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Message Digest 
Volume 28 : Issue 220 : "text" Format

Messages in this Issue:
  Re: 'Take Back the Beep' Campaign 
  Re: Skipping the announcement (was Re: Pop song) 
  Re: junk calls, was Skipping the announcement (was Re: Pop song) 
  Re: junk calls, was Skipping the announcement (was Re: Pop song)  	
  Re: junk calls, was Skipping the announcement (was Re: Pop   song)  	
  Re: Skipping the announcement (was Re: Pop song) 
  Re: Cellphones and driving 
  Re: Cellphones and driving 
  Re: Cellphones and driving 
  Re: Cellphones and driving 
  Woodstock--telephone/telegraph issues?  
  The End of (Telephone) Polling? 
  How fast is your cellphone moving?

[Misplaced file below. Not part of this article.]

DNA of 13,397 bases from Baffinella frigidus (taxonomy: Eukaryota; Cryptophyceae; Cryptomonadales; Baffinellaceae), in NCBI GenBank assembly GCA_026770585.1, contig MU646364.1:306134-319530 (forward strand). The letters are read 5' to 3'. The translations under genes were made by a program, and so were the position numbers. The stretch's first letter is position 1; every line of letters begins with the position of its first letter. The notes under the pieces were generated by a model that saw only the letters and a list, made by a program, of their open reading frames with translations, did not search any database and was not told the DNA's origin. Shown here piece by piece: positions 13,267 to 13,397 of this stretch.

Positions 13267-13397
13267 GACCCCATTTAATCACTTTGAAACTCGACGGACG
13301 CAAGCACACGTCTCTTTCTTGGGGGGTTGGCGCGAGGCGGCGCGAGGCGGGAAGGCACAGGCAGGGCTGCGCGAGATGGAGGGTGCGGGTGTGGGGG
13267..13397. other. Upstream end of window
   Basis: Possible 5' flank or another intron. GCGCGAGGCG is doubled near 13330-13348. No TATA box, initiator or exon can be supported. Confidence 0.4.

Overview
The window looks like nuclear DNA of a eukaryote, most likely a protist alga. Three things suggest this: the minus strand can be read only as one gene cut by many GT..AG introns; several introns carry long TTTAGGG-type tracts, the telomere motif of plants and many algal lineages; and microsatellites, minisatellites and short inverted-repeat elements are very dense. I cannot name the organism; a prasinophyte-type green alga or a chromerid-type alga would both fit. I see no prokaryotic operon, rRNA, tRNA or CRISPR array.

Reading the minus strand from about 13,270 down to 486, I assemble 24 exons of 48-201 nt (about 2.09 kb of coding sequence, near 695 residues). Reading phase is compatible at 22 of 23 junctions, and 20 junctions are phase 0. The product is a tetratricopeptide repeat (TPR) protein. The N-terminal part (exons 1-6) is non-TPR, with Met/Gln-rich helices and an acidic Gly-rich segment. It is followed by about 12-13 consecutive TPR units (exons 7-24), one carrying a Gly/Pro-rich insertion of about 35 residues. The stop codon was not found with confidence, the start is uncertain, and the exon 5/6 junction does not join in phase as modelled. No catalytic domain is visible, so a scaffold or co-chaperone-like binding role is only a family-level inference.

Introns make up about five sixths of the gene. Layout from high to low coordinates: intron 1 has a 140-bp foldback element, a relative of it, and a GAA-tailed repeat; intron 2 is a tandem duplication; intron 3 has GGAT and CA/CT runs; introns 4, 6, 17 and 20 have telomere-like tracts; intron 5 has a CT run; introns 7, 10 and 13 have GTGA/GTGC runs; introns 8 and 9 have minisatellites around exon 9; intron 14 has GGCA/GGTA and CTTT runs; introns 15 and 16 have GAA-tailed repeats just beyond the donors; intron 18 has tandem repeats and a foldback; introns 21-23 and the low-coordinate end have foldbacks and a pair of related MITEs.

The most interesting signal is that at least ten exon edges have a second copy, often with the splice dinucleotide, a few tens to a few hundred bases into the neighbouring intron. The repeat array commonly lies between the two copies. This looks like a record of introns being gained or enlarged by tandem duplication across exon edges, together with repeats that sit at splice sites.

====== 27 years of TELECOM Digest -- Founded August 21, 1981 ====== Telecom and VOIP (Voice over Internet Protocol) Digest for the Internet. All contents here are copyrighted by Patrick Townson and the individual writers/correspondents. Articles may be used in other journals or newsgroups, provided the writer's name and the Digest are included in the fair use quote. By using -any name or email address- included herein for -any- reason other than responding to an article herein, you agree to pay a hundred dollars to the recipients of the email. =========================== Addresses herein are not to be added to any mailing list, nor to be sold or given away without explicit written consent. Chain letters, viruses, porn, spam, and miscellaneous junk are definitely unwelcome. We must fight spam for the same reason we fight crime: not because we are naive enough to believe that we will ever stamp it out, but because we do not want the kind of world that results when no one stands against crime. Geoffrey Welsh =========================== See the bottom of this issue for subscription and archive details and the name of our lawyer, and other stuff of interest. ---------------------------------------------------------------------- Date: Mon, 10 Aug 2009 02:01:17 -0700 (PDT) From: Joseph Singer <joeofseattle@yahoo.com> To: redacted@invalid.telecom.csail.mit.edu Subject: Re: 'Take Back the Beep' Campaign Message-ID: <251514.94827.qm@web52706.mail.re2.yahoo.com> Mon, 3 Aug 2009 19:51:27 EDT Wesrock@aol.com wrote: > If you call your mailbox from another number, including a landline, > you are still charged on your cell bill for the minutes you spend > listening to your msssages. My carrier is AT&T. AT&T (formerly cingular) is the only company that does this. ------------------------------ Date: Mon, 10 Aug 2009 11:25:26 -0700 From: Richard <rng@richbonnie.com> To: redacted@invalid.telecom.csail.mit.edu Subject: Re: Skipping the announcement (was Re: Pop song) Message-ID: <06p0855rhkobsrmas00iv9haesgficcjls@4ax.com> On Fri, 7 Aug 2009 08:59:30 -0400 (EDT), Sam Spade <sam@coldmail.com> wrote: >But, the only "relief" the FTC offers is to advise you to hire an >attorney and sue the offending party in state court. All the FTC does >is gather statistics. The Do Not Call list is a farce. I agree that it is a farce. Both my home and cell phones are registered. My home phone gets about 10 junk calls per day, many with obviously spoofed numbers (all-zero area codes or office codes, office codes beginning with 0 or 1, etc.) My cell phone gets about 2 junk calls per week. I thought there was a blanket prohibition against junk calls to cell phones. I even get text messages from my cellphone company (Tracfone) advertising specials. ------------------------------ Date: 10 Aug 2009 19:38:22 -0000 From: John Levine <johnl@iecc.com> To: redacted@invalid.telecom.csail.mit.edu Subject: Re: junk calls, was Skipping the announcement (was Re: Pop song) Message-ID: <20090810193822.56192.qmail@simone.iecc.com> >My cell phone gets about 2 junk calls per week. I thought there was a >blanket prohibition against junk calls to cell phones. Indeed there is. > I even get text messages from my cellphone company (Tracfone) >advertising specials. Those are legal, there's doubtless fine print in the agreement where you agee to accept messages from your provider. R's, John ------------------------------ Date: Mon, 10 Aug 2009 16:26:46 -0500 From: John Mayson <john@mayson.us> To: redacted@invalid.telecom.csail.mit.edu Subject: Re: junk calls, was Skipping the announcement (was Re: Pop song) Message-ID: <6645152a0908101426jadd96bbw112dbc6e6494b460@mail.gmail.com> On Mon, Aug 10, 2009 at 2:38 PM, John Levine<johnl@iecc.com> wrote: >> My cell phone gets about 2 junk calls per week. I thought there was a >> blanket prohibition against junk calls to cell phones. > > Indeed there is. > I get about the same number of junk calls and they are for... auto warranties! The latest issue of "2600" has an article about how you can get money out of these creeps. It's a royal pain, but if you do it right you can win a settlement worth thousands. John -- John Mayson <john@mayson.us> Austin, Texas, USA ***** Moderator's Note ***** What does a subscription to 2600 cost these days? ------------------------------ Date: Mon, 10 Aug 2009 22:15:50 +0000 (UTC) From: richgr@panix.com (Rich Greenberg) To: redacted@invalid.telecom.csail.mit.edu Subject: Re: junk calls, was Skipping the announcement (was Re: Pop song) Message-ID: <h5q66m$aln$1@reader1.panix.com> >***** Moderator's Note ***** > >What does a subscription to 2600 cost these days? http://www.2600.com/ -- Rich Greenberg N Ft Myers, FL, USA richgr atsign panix.com + 1 239 543 1353 Eastern time. N6LRT I speak for myself & my dogs only. VM'er since CP-67 Canines:Val, Red, Shasta & Casey (RIP), Red & Zero, Siberians Owner:Chinook-L Retired at the beach Asst Owner:Sibernet-L ------------------------------ Date: Mon, 10 Aug 2009 16:45:18 -0500 From: John Mayson <john@mayson.us> To: redacted@invalid.telecom.csail.mit.edu Subject: Re: Skipping the announcement (was Re: Pop song) Message-ID: <6645152a0908101445s29742f3fw7e1b260f9a15cdd0@mail.gmail.com> On Mon, Aug 10, 2009 at 1:25 PM, Richard<rng@richbonnie.com> wrote: > I even get > text messages from my cellphone company (Tracfone) advertising > specials. I used to get those from my carrier, but they were marked as free texts. I was able to end them by visiting their website. It's AT&T, FWIW. John -- John Mayson <john@mayson.us> Austin, Texas, USA ------------------------------ Date: Mon, 10 Aug 2009 19:05:43 +0000 (UTC) From: Lee Choquette <leec@xmission.com> To: redacted@invalid.telecom.csail.mit.edu Subject: Re: Cellphones and driving Message-ID: <h5pr27$jkv$1@news.xmission.com> In article <MPG.24d263401b8d1fdc989b10@news.eternal-september.org>, T <kd1s.nospam@cox.nospam.net> wrote: >In article <SHN9m.576$646.342@nwrddc01.gnilink.net>, hornetd@verizon.net >says... >> And _I_ don't want them to know they've [even] _had_ a call until they >> next set their parking brake. I just don't know how to make that >> happen. -- Tom Horne >> [...] > >Pretty easy to implement with Bluetooth connectivity. If the car senses >a cell phone just have it jam the cell phone band or send an instruction >to turn the cell phone off when the car is in motion. If my phone rings while I'm driving, I just take it out of my shirt pocket and hand it to my wife without looking at it. She takes the call for me. If I happen to be in the middle of merging or something requiring great concentration, I let it ring, but then hand it to her a minute later so she can find out who called, and call back while I continue to drive. You need to either explain why I shouldn't be able to do that, or explain how your solution will allow me to continue to do that. Lee ------------------------------ Date: Mon, 10 Aug 2009 13:58:27 -0700 From: AES <siegman@stanford.edu> To: redacted@invalid.telecom.csail.mit.edu Subject: Re: Cellphones and driving Message-ID: <siegman-8FF277.13575710082009@news.stanford.edu> In article <h5pr27$jkv$1@news.xmission.com>, Lee Choquette <leec@xmission.com> wrote: > > You need to either explain why I shouldn't be able to do that, or > explain how your solution will allow me to continue to do that. > Actually, we don't need to. There are a lot of things in life that are sufficiently hazardous when done by the great majority of people that we make them illegal for everyone and anyone, at least on public property, even if some very small minority of people are capable of doing them without causing hazard to others. [You can phone or text or play the accordion while driving at any speed your car can achieve -- if you do it on your own private property.] ------------------------------ Date: Mon, 10 Aug 2009 22:57:46 +0000 (UTC) From: Lee Choquette <leec@xmission.com> To: redacted@invalid.telecom.csail.mit.edu Subject: Re: Cellphones and driving Message-ID: <h5q8la$qdc$1@news.xmission.com> In article <siegman-8FF277.13575710082009@news.stanford.edu>, AES <siegman@stanford.edu> wrote: >Actually, we don't need to. There are a lot of things in life that are >sufficiently hazardous when done by the great majority of people that we >make them illegal for everyone and anyone, at least on public property, >even if some very small minority of people are capable of doing them >without causing hazard to others. What!?! I would imagine it's the other way around: it's a small minority of drivers who would cause a hazard to others if they attempt to hand a ringing phone to somebody else in the car. What if to appease you the driver were to hand the phone to another passenger before leaving the driveway, in case it rings while the car is in motion? Do you think that the vast majority of drivers would somehow cause a hazard to others if a passenger answers the phone while the car is in motion? Given your logic, we should take radios out of police cars and taxi cabs, since we can't allow the minority to do something that's hazardous for the majority to do. (I would settle for making driving tests more thorough, including testing whether the driver can deal with distraction.) Lee ------------------------------ Date: Mon, 10 Aug 2009 19:54:06 -0500 From: John Mayson <john@mayson.us> To: redacted@invalid.telecom.csail.mit.edu Subject: Re: Cellphones and driving Message-ID: <6645152a0908101754i5cad3e90mb5741fcf2959e3b6@mail.gmail.com> On Mon, Aug 10, 2009 at 5:57 PM, Lee Choquette<leec@xmission.com> wrote: > > Given your logic, we should take radios out of police cars and taxi > cabs, since we can't allow the minority to do something that's hazardous > for the majority to do. (I would settle for making driving tests more > thorough, including testing whether the driver can deal with > distraction.) I search my archives and it doesn't appear I've mentioned something here. I came across this piece the other day: http://www.activetrans.org/blog/rsadowsky/really-distracted-driving where the author says "I look to my left through the passenger window and the driver has got a skilsaw out in his right hand and he's operating it while driving." I am willing to bet there isn't a jurisdiction on the planet that has outlawed using a skilsaw while driving. So we've banned cell phones and now we've banned using power tools. So what about the guy who decides it's his inalienable right to have a fondue pot full of boiling oil bubbling on his dashboard as he drives? Or the woman who does her ironing on the way to work. Human stupidity will always stay one step ahead of the law books. Which is why I keep coming back to hold drivers strictly accountable for crashes they cause. If I know I will likely face loss of license, stiff fines, even jail time for causing a crash I'm going to think twice before I pull out my cell, cut 2 x 4's, or teach myself to juggle while driving. John -- John Mayson <john@mayson.us> Austin, Texas, USA ------------------------------ Date: Sun, 9 Aug 2009 19:33:39 -0700 (PDT) From: hancock4@bbs.cpcn.com To: redacted@invalid.telecom.csail.mit.edu Subject: Woodstock--telephone/telegraph issues? Message-ID: <d4b20cbb-4297-4747-9463-c996f9f571d7@v2g2000vbb.googlegroups.com> Woodstock was held 40 years ago. Many newspaper articles about it. I'm curious about the telecommunications aspect. Before the days of cellphones, people would've depended on public phones to call home. Except whereever the event was actually held (I believe it was other than actually Woodstock), there were probably very few phones at all, maybe a rural community dial office. Also, in something like that, I suspect many kids ran out of money and needed to call home and get money wired to them via Western Union, which would require an agency near by. On some special events the telephone company would set up special phone lines for the event, phones for reporters, and pay phones for the public. Western Union would set up telegraph lines for the wire service reporters; and may have still been doing that in 1969. But Woodstock, as we know, exploded out of control, and maybe there wasn't planning for communications. Would anyone be familiar with what special facilities, if any, Bell and WU set up in advance or subsequent to serve the event? ------------------------------ Date: Tue, 11 Aug 2009 02:23:34 +0000 (UTC) From: wollman@bimajority.org (Garrett Wollman) To: redacted@invalid.telecom.csail.mit.edu Subject: The End of (Telephone) Polling? Message-ID: <h5qkn6$124c$1@grapevine.csail.mit.edu> Mark Blumenthal writes an interesting summary in NationalJournal.com of remarks made by SurveyUSA founder Jay Leve about the future of randomized telephone polling. For the past several decades, telephone polling has been the most cost-effective way of constructing an unbiased probability sample of American households -- an essential prerequisite for meaningful public-opinion surveys. But changes in people's attitude towards the telephone, and changes in communications technology, are together making this research tool less reliable. Leve notes that young adults are particularly underrepresented in randomized phone samples: for every 100 young adults SurveyUSA expects to reach, based on population statistics, they actually only manage to find 24. Quoting Blumenthal: To conclude his talk, Leve summed up the problem. All phone polling, he said, depends on a set of assumptions: You're at home; you have a [home] phone; your phone has a hard-coded area code and exchange which means I know where you are; ... you're waiting for your phone to ring; when it rings you'll answer it; it's OK for me to interrupt you; you're happy to talk to me; whatever you're doing is less important than talking to me; and I won't take no for an answer -- I'm going to keep calling back until you talk to me. The current reality, he said, is often much different: In fact, you don't have a home phone; your number can ring anywhere in the world; you're not waiting for your phone to ring; nobody calls you on the phone anyway they text you or IM you; when your phone rings you don't answer it -- your time is precious, you have competing interests, you resent calls from strangers, you're on one or more do-not-call lists, and 20 minutes [the length of many pollsters' interviews] is an eternity. All of this brought Leve to a somewhat stunning bottom line: "If you look at where we are here in 2009," for phone polling, he said, "it's over... this is the end. Something else has got to come along." Full article at <http://www.nationaljournal.com/njonline/mp_20090810_1804.php> (Hat tip to Taegan Goddard.) -GAWollman -- Garrett A. Wollman | What intellectual phenomenon can be older, or more oft wollman@bimajority.org| repeated, than the story of a large research program Opinions not shared by| that impaled itself upon a false central assumption my employers. | accepted by all practitioners? - S.J. Gould, 1993 ------------------------------ Date: Mon, Aug 10, 2009 at 5:08 PM From: AES <siegman@stanford.edu> To: redacted@invalid.telecom.csail.mit.edu Subject: How fast is your cellphone moving? Message-ID: <E1Mahgv-0006rm-7O@telecom.csail.mit.edu> Are cellphone GPS capabilities good enough for the phone itself, or the cellphone company, to know how fast it's moving -- say, in a car, on a highway? Could they be? Seems as if lots of cars have GPS units these days. Could they trigger a cellphone disabler above some speed? Or, just have the speedometer do it? ["Disable" could mean the cellphone will still receive and signal that a "page" has been received, indicating that someone has left a voice-mail or text-mail on the cellphone system; but the ability to read, listen to, or respond to that communication will remain disabled until the phone has been at a halt for 5 minutes.] ------------------------------ TELECOM Digest is an electronic journal devoted mostly to telecom- munications topics. It is circulated anywhere there is email, in addition to Usenet, where it appears as the moderated newsgroup 'comp.dcom.telecom'. TELECOM Digest is a not-for-profit, mostly non-commercial educational service offered to the Internet by Patrick Townson. All the contents of the Digest are compilation-copyrighted. You may reprint articles in some other media on an occasional basis, but please attribute my work and that of the original author. The Telecom Digest is currently being moderated by Bill Horne while Pat Townson recovers from a stroke. Contact information: Bill Horne Telecom Digest 43 Deerfield Road Sharon MA 02067-2301 781-784-7287 bill at horne dot net Subscribe: telecom-request@telecom-digest.org?body=subscribe telecom Unsubscribe: telecom-request@telecom-digest.org?body=unsubscribe telecom This Digest is the oldest continuing e-journal about telecomm- unications on the Internet, having been founded in August, 1981 and published continuously since then. Our archives are available for your review/research. We believe we are the oldest e-zine/mailing list on the internet in any category! URL information: http://telecom-digest.org Copyright (C) 2009 TELECOM Digest. All rights reserved. Our attorney is Bill Levant, of Blue Bell, PA. ************************ --------------------------------------------------------------- Finally, the Digest is funded by gifts from generous readers such as yourself who provide funding in amounts deemed appropriate. Your help is important and appreciated. A suggested donation of fifty dollars per year per reader is considered appropriate. See our address above. Please make at least a single donation to cover the cost of processing your name to the mailing list. All opinions expressed herein are deemed to be those of the author. Any organizations listed are for identification purposes only and messages should not be considered any official expression by the organization. End of The Telecom digest (13 messages) ******************************